‘US Agenda in Yemen : To Prevent Any Independent Regime from Coming to Power’


Achieving a political settlement in Yemen is going to be very difficult given the commitment of US-backed forces to seize total power in the country, says Abayomi Azikiwe, editor of the Pan-African news wire.

In the Yemeni capital Sanaa, Islamic State has claimed responsibility for two bombings outside a mosque, killing at least twenty people.

RT: Yemen’s been a hot bed for Al-Qaeda, but Islamic State (IS, formerly ISIS/ISIL) is now taking over. Does this come as a surprise?
People gather at the site of a Saudi-led air strike in Yemen's capital Sanaa August 30, 2015. © Khaled Abdullah

Abayomi Azikiwe: No, not at all. There have been many reports that IS is funded indirectly or directly through Saudi Arabia, the Gulf Cooperation Council (GCC). The Saudi GCC coalition has been bombing Yemen since March 26; they are backed by the Pentagon. They have of course had access to US intelligence resources, refilling technology and the State Department has even said they think that the government of ousted fugitive President Hadi, who is now based in Riyadh, is the legitimate regime in Yemen. So it’s not surprising that IS would be taking the same position as the Saudi GCC alliance as well as the US.

RT: The country’s been bombed by the Saudi-led coalition for months. How much is this contributing to instability?

AA: Considerably, and they also have ground forces. There have been reports that United Arab Emirates (UAE) special forces are on the ground, that they have Saudi advisors on the ground, they have of course allied themselves with other militias called the Southern Resistance, which is an alliance of various different political forces that have been fighting the drive of the Ansar Allah – better known as the Houthis – out of the southern strategic port of Aden. Now they are moving into the central region of the country and of course they would attack the capital of Sanaa in an effort to open up a front in the capital because the Ansar Allah has been controlling that area for nearly a year now.
Smoke billows from the military academy during a Saudi-led air strike in Yemen's capital Sanaa September 2, 2015. © Khaled Abdullah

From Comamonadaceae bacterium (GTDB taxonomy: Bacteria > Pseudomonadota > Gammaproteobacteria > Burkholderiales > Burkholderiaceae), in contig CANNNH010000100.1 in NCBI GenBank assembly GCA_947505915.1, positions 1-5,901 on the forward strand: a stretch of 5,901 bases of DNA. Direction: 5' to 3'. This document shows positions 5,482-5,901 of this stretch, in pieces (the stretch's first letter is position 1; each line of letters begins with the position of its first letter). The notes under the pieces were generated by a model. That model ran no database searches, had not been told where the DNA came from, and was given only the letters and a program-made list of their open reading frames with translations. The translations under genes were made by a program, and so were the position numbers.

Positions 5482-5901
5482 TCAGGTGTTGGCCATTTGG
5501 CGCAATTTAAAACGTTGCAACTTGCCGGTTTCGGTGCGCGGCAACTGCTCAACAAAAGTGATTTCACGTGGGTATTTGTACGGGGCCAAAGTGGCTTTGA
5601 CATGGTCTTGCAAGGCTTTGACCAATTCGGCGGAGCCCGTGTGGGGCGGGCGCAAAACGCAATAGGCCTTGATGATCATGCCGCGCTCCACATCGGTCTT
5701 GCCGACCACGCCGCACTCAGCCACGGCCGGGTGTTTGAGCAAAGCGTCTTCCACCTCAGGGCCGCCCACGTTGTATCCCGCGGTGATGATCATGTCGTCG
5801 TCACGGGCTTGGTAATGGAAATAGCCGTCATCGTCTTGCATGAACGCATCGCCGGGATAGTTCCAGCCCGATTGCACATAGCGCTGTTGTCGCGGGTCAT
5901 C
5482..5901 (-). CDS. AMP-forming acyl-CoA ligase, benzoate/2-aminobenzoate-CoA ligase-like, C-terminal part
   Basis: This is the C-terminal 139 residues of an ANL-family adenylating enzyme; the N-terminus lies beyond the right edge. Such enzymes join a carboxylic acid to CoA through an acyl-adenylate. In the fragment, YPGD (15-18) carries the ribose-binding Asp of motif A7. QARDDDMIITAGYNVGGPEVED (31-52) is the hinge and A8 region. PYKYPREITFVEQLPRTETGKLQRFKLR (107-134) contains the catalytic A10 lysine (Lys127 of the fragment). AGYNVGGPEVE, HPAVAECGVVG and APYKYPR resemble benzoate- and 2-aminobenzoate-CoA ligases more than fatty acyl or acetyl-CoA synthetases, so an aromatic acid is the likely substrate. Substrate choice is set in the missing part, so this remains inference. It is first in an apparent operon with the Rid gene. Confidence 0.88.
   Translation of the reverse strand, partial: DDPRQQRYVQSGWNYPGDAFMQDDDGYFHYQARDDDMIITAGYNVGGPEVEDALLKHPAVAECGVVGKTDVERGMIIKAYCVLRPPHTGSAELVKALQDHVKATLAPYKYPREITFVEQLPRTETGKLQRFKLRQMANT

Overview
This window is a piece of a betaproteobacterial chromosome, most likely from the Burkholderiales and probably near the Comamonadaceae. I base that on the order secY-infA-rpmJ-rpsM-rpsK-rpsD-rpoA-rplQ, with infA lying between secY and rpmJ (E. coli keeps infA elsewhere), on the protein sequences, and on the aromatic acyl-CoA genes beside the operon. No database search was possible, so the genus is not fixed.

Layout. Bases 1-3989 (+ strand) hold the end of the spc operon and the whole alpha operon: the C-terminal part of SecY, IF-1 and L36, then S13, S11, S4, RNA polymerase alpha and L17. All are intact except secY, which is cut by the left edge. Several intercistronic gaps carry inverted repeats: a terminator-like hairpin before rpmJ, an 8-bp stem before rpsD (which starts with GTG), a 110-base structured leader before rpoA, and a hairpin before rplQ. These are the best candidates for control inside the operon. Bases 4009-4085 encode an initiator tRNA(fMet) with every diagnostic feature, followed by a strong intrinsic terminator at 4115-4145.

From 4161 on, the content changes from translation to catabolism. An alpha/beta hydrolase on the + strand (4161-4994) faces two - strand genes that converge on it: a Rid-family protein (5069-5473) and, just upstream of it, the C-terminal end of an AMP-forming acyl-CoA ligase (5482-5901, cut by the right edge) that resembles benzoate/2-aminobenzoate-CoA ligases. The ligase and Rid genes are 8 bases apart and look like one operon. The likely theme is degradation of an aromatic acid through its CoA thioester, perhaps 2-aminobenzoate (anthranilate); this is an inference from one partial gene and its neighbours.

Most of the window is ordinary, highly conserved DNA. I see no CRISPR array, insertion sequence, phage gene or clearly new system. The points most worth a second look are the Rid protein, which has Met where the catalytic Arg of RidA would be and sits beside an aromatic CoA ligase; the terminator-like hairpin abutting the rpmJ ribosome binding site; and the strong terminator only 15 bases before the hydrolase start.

RT: What is the worst scenario that you see here?

AA: The country could be partitioned in regard to the influence by the Ansar Allah as well as other forces inside the country. Some of which are allied with Abd Rabbuh Mansur Hadi as well as other forces that may not necessarily be supportive of the ousted President Hadi, but are not allied with the Ansar Allah forces as well. It’s been reported that the Islamic Republic of Iran is providing political support to the Houthis, the Ansar Allah. But they claim that they have no military ties inside the country. So this war – which has been going on now for over five months – is largely hidden from the Western media particularly here in the US. So it’s obvious that the US has its own agenda inside of Yemen and that is to of course prevent any regime coming to power or consolidating power that’s acts independently of Washington and this is the main issue that is going to be settled over the next few months in Yemen.

RT: The UN has declared Yemen a level-three humanitarian emergency – the highest on its scale. What can be done to stop people suffering there?

AA: It needs to be a political settlement to the crisis. However, the Saudi regime that is backing the ousted President Hadi doesn’t want any type of negotiated political settlement to bring about any form of empowerment on the part of the Ansar Allah as well as other forces who they may be tactically allied with at present, but who do not have the same long term objectives. Millions upon millions of Yemenis have been displaced, they are fleeing the country, there is a great humanitarian crisis, hospitals are suffering, the ports have been bombed by the US-made planes that are being flown by Saudi Arabia and the GCC as well as other types of humanitarian crises inside the country – schools are closed, women and children are particularly impacted as a result of this war. So it has to be some type of political settlement, but it’s going to be very difficult when you have this type of commitment on the part of the US-backed forces to seize total power in Yemen. It represents the failure of US policy in the area; they were championing in Yemen a year ago as being a showpiece for the so-called war against terrorism. So we cannot exclude the role of the US, the drone attacks which are ongoing, they claim that they killed some al-Qaeda operatives just this week. It’s going to continue unfortunately until there is some type of equilibrium achieved militarily as well as politically.

RT